If the agent has enough observations in its memory, and has a good enough understanding of which SS’s are small and which are not in the world, then measuring pattern intensity relative to the agent will be basically the same as measuring pattern intensity relative to the world.  So a corollary is that: A sufficiently knowledgeable agent in a natural environment, will tend to choose actions that lead to locally maximum pattern creation, where pattern intensity is measured relative to the environment itself.


There is nothing tremendously philosophically surprising here; however, I find it useful to spell these conceptually plain things out in detail sometimes, so I can more cleanly use them as ingredients in other ideas.    And of course, going from something that is conceptually plain to a real rigorous proof can still be a huge amount of work; this is a task I have not undertaken here.

Saturday, September 17, 2016

Musing about inference control, biography and episodic memory

This is just some notes-to-myself type rambling about declarative and episodic memory and reasoning ... stuff I'm thinking through in the back of my mind related to some ongoing OpenCog detailed-design work....

It occurred to me last week that inference control (the control of which logical inference steps to take, in trying to resolve some question using reasoning based on knowledge) has a lot in common with the decisions a person makes about how to live their life --- both over the course of their whole lifetime, and in various specific contexts.  

Further, I think this analogy may be important in terms of guiding the interaction between semantic (declarative) and episodic memory.   That is -- I think that, in many cases, real-life or imagined episodes stored in episodic memory may serve as high-level structural templates for inference control...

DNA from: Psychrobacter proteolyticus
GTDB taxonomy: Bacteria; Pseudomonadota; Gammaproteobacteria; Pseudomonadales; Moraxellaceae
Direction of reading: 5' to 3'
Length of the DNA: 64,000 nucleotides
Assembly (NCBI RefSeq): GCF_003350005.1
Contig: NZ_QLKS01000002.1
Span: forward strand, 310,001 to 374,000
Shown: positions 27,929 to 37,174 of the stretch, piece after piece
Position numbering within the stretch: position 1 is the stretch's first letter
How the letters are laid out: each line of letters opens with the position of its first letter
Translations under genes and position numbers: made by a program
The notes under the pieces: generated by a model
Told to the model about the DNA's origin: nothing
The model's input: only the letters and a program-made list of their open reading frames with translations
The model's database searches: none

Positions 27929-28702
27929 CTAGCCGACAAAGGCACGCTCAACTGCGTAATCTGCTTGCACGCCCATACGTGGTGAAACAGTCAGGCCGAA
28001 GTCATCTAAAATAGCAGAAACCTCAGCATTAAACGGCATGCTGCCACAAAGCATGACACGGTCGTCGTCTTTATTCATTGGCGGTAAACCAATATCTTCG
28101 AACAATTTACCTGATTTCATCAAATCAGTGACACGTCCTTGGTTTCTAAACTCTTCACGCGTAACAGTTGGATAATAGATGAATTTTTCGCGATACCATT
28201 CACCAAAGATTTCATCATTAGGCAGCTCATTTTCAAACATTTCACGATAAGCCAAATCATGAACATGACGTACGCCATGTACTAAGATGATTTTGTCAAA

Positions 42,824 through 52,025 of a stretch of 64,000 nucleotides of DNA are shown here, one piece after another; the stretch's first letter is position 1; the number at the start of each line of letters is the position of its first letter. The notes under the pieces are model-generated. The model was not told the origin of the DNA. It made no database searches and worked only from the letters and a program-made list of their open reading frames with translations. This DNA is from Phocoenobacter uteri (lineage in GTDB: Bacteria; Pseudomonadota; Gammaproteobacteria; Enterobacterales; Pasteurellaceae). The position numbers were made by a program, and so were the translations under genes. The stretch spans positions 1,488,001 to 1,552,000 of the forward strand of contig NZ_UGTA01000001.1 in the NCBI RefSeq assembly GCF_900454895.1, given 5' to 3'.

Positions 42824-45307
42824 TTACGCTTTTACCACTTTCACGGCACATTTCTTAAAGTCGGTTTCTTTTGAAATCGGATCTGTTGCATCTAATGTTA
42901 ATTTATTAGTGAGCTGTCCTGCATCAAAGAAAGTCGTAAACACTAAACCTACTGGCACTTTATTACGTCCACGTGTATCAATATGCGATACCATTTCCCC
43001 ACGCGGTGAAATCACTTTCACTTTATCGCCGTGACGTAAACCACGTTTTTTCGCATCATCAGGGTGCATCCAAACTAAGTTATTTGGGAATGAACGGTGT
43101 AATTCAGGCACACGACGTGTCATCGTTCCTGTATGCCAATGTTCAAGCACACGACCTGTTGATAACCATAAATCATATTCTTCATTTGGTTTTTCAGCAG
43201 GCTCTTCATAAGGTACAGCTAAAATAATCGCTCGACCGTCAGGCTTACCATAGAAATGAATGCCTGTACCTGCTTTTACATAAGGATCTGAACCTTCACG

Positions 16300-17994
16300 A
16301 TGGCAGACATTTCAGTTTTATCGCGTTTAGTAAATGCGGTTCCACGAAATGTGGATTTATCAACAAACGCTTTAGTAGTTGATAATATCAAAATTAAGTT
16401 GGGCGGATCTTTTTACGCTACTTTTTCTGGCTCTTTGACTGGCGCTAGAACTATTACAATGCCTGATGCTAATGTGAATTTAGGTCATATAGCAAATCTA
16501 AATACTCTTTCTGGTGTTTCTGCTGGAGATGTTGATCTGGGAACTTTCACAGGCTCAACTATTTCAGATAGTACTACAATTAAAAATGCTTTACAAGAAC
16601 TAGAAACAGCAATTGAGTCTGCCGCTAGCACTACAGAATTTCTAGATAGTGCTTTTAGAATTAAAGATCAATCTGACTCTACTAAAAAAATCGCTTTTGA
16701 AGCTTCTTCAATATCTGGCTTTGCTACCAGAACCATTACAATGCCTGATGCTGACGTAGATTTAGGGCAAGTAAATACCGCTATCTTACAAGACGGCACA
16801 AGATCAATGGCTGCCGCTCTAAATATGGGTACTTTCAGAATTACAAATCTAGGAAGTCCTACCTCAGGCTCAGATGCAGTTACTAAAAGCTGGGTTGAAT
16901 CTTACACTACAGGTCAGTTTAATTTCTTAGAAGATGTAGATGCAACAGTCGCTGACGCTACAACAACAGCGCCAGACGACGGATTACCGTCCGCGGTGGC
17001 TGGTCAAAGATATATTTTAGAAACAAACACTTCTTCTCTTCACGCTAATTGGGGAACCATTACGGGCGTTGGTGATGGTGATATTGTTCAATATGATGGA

At a very crude level, the analogy I see is: both an inference process aimed at resolving a question, and a series of life-decisions aimed at navigating a certain everyday situation, are concerned with achieving certain goals in a limited time-frame, using limited resources, and via a series of choices, where each choice made guides the set of choices that are next available.

At a more precise level, what I also see is that: both in inference control and in real-life everyday episodic human decision-making, the "fitness landscape" is such that it is a reasonably useful strategy to iteratively focus attention on local regions of decision-space, each of which can

  • be explored within reasonable accuracy in, say, 1-3 orders of magnitude less time than is available for the overall process
  • be explored more thoroughly, yielding generally better results, in the same order of magnitude of time as is available for the overall process

So, in the inference context, one can break one's inference goal into subgoals in multiple ways, where crudely exploring each way of breaking the goal into subgoals may take 1/10 or 1/500 the amount of time one has available for the inference.    Thoroughly exploring any one way of breaking the goal into subgoals may then take longer -- indeed it may take as much time as one has.